Episode 59: EditCon 2021: In Conversation with D. Gillian Truster, CCE

Sponsored by IATSE 891

Today's episode is part 1 of a 6 part series covering EditCon 2021 that took place virtually in February 2021.

Working from home: has COVID-19 changed the collaboration dynamic forever, or are we just waiting to head back into the office? Stephen Philipson, CCE, and D. Gillian Truster, CCE, kick things off by sharing stories of rolling with the punches in 2020, and reflecting on how the job of editing may or may not change when the pandemic finally ends.

GILLIAN TRUSTER, CCE

Hailing from Toronto, Gillian began her career as an assistant editor. She has since had a diverse career editing drama series, feature films, and MOWs in a variety of genres, and the good fortune to work with many prominent and celebrated producers, directors, and screenwriters. Gillian is best known for her work on Orphan Black, Anne with an  E, and The Expanse. She has won two CSA awards, a DGC award, and has earned eleven award Nominations.

STEPHEN PHILIPSON, CCE 

Stephen is an award-winning editor of TV series such as Altered Carbon (Netflix), American Gods (Starz), Anne with an E (CBC/ Netflix), and Hannibal (NBC), and films such as The Wild Hunt (by Alexandre Franchi), Grown Up Movie Star (by Adriana Maggs) and documentary Prom Night in Mississippi (starring Morgan Freeman), which premiered at Sundance, broadcast on HBO, and screened at The White House. Stephen is honoured to serve as CCE President and help the CCE advocate for editors across Canada.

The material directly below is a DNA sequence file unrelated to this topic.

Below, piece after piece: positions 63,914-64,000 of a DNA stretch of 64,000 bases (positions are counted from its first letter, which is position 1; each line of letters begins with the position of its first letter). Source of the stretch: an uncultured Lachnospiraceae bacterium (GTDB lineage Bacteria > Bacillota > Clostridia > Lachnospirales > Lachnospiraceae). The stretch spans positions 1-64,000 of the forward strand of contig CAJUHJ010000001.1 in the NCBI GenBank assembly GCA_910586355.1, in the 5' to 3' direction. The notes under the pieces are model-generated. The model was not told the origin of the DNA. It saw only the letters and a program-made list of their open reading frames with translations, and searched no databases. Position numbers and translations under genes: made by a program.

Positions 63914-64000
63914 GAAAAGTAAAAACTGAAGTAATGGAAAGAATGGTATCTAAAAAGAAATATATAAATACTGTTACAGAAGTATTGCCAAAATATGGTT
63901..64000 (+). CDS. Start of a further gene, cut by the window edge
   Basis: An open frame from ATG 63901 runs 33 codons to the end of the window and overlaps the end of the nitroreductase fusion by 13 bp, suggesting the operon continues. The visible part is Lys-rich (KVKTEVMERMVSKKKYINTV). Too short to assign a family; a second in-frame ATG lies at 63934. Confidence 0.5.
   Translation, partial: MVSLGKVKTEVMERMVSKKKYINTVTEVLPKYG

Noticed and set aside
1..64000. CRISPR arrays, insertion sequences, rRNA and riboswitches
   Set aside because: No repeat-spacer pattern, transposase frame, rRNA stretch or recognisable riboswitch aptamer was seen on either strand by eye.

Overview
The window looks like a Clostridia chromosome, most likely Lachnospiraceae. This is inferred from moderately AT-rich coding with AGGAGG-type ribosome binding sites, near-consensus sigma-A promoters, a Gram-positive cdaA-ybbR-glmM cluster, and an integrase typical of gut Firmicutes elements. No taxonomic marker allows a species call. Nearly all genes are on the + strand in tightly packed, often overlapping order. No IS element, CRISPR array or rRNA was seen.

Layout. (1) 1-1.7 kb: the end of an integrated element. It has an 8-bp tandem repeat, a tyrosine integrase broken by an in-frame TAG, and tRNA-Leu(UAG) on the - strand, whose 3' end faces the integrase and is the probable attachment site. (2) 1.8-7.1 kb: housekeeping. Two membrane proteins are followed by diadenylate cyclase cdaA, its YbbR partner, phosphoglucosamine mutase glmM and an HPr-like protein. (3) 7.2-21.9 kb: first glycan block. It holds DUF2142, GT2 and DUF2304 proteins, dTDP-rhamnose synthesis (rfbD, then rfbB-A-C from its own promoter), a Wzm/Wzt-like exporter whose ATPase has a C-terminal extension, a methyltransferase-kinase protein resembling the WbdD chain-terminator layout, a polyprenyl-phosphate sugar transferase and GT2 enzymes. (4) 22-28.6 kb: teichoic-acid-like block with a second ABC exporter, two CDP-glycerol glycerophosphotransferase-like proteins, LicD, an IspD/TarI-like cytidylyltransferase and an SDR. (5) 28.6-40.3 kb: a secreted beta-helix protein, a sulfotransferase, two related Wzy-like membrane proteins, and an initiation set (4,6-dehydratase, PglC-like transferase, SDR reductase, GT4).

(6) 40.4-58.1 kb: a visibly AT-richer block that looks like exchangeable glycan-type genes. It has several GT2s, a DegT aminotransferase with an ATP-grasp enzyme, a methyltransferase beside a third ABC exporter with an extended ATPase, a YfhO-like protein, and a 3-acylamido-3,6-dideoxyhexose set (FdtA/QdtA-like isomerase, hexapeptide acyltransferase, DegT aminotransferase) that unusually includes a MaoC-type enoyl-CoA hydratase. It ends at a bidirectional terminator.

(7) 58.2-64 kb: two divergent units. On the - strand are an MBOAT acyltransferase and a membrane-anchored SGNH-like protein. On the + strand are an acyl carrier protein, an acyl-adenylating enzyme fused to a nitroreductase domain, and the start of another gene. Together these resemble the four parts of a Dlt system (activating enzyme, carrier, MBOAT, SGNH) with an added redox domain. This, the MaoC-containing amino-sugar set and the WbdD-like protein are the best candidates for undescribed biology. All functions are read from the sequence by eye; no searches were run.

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The Editor?s Cut – Episode 059 – EditCon 2021: In Conversation with D. Gillian Truster, CCE

Sarah Taylor:

This episode was generously sponsored by IATSE 891. 

D. Gillian Truster, CCE:

I feel like when I have somebody in the room with me, there’s some kind of exchange of energy that’s happening. I think partly it has to do with being able to read body language. But also, it’s not just that. I think you actually get to know a person better when they’re in person.

Sarah Taylor:

Hello, and welcome to The Editor’s Cut. I’m your host, Sarah Taylor. We would like to point out that the lands on which we have created this podcast, and that many of you may be listening to us from, are part of ancestral territory. It is important for all of us to deeply acknowledge that we are on ancestral territory, that has long served as a place where indigenous peoples have lived, met, and interacted.

We honor, respect, and recognize these nations that have never relinquished their rights or sovereign authority over the lands and waters on which we stand today. We encourage you to reflect on the history of the land, the rich culture, the many contributions, and the concerns that impact indigenous individuals and communities. Land acknowledgments are the start to a deeper action.